Design Guide for Thermoset Plastic Parts

Design Guide for Thermoset Plastic Parts


Input on the best molding method for the design concept should be sought early in the design process so the part shape can be optimized accordingly. This will ultimately reduce material and manufacturing costs. Akron Porcelain & Plastics can offer significant material and processing information to assist the product designer.

As with other plastic materials, good thermoset plastic part design requires consideration of a number of aspects: tolerances, shrinkage, wall thickness, draft angles, radii, fillets, ribs, bosses, holes, threads, inserts, etc. The following suggestions are fundamental practices to follow when designing a thermoset molded part.


It is best to always design with generous tolerances in mind since extreme dimensional accuracy can be difficult and expensive. The main contributors to dimensional variation in the molding process are: mold dimensions, molding shrinkage, post-shrinkage, warpage, and machine process variations.

Typical molding tolerances for properly designed parts are plus or minus 0.003″ per inch, and are increased by an additional plus or minus 0.005″ when measuring across the mold parting line.

Material Shrinkage

Each molded part has a characteristic shrinkage defined as the difference between the dimensions of the mold and the molded part when measured at room temperature. Shrinkage varies, ranging from 0.001″ to 0.015″ per inch depending on the specific material, flow grade, molding method and process parameters. Non-uniform cross sections will result in varying shrinkage within the same part and should be avoided.

Wall Sections

Uniform wall sections are important. Thick wall sections require increased cycle time in order to fully cure the material, so sectional thickness should be minimized without sacrificing strength. If possible thick sections should be thinned or cored out with a pin or blade to reduce part weight and cycle. Sink marks do not occur with thermoset materials, but uneven sections can cause warping and shrinkage variation due to uneven cooling. Generally, nominal wall sections range from 0.050″ to 0.125″, but thicker sections are achievable. Sections in other areas of the part should be within 25% of the nominal wall section. Sudden changes in wall section should be avoided.

Thin sections, edges and sharp corners can result in breakage problems during the secondary deflashing operations required with thermosets. Thin sections can also cause flow problems and weld lines possibly resulting in warping, breakage, and electrical failure

Draft Angles

Draft should be provided on all vertical mold surfaces for proper part release. A draft angle of one degree per side is sufficient on side wall sections, and two to three degrees are desirable on deep barriers and bosses.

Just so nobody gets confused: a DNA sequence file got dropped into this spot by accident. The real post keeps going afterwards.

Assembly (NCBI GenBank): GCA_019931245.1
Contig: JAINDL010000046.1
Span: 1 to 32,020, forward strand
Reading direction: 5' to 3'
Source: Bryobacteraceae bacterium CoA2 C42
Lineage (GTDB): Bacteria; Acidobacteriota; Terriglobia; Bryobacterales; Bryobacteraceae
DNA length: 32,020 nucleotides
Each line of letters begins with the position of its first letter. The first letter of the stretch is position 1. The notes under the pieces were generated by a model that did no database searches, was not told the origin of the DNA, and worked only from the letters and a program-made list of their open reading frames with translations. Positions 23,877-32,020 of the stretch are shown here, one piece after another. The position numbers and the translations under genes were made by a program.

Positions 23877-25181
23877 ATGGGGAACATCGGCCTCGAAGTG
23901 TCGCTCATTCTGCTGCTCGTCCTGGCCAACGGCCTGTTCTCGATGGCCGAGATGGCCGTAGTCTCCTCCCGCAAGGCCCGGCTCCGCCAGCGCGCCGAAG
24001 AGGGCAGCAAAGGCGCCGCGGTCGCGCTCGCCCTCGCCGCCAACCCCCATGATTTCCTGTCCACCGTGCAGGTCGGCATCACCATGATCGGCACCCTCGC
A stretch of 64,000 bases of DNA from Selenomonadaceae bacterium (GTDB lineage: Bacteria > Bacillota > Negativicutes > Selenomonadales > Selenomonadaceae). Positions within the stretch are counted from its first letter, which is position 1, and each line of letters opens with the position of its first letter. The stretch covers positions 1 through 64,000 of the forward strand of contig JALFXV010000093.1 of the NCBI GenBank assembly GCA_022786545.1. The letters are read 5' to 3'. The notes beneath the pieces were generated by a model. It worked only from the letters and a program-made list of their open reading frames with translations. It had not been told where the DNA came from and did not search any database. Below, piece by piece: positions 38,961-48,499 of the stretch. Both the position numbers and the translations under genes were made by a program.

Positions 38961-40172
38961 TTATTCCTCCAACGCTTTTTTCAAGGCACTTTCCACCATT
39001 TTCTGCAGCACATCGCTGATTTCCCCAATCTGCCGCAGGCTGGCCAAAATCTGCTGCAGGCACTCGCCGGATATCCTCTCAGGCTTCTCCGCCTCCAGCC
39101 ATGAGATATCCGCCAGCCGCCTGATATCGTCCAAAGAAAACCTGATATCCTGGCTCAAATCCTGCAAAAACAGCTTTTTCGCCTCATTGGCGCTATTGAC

Radii and Fillets

Adequate radii and fillets eliminate stress concentrations, improve flow, reduce cracking and improve overall strength with very little additional weight and cost. Minimum radii for all inside and outside corners are typically 25% to 75% of nominal wall thickness with a minimum radius of 1/64″.


Ribs increase rigidity and strength without changing the nominal wall thickness. Typical ribs are half as thick as the nominal wall section, and should not be any closer together than twice the nominal wall section. Sufficient rigidity is achieved with rib heights that are three times the rib thickness. Free standing ribs should be avoided since they are prone to breakage. Since sink marks do not occur in thermoset materials, ribs, bosses, etc. can be added where needed to enhance the design.


Bosses should be located in the corners of the molded part and be no more than twice the diameter in height. If additional height is necessary, ribs are recommended at the base of the boss for added strength. Three degree draft angles and a generous radius at the base of the boss will aid part release and strength. Hollow bosses should have wall sections at least equal to the inside diameter.


Through holes are easier to produce because the mold core pins can be supported from both ends. Blind holes are formed by pins supported from one end only, and these pins must be strong enough to withstand molding forces. When designing compression molds, core pins should not be more than 2 ½ times the diameter in length or pin breakage will be a problem. With 0.062″ diameter pins the pin length should not exceed the diameter.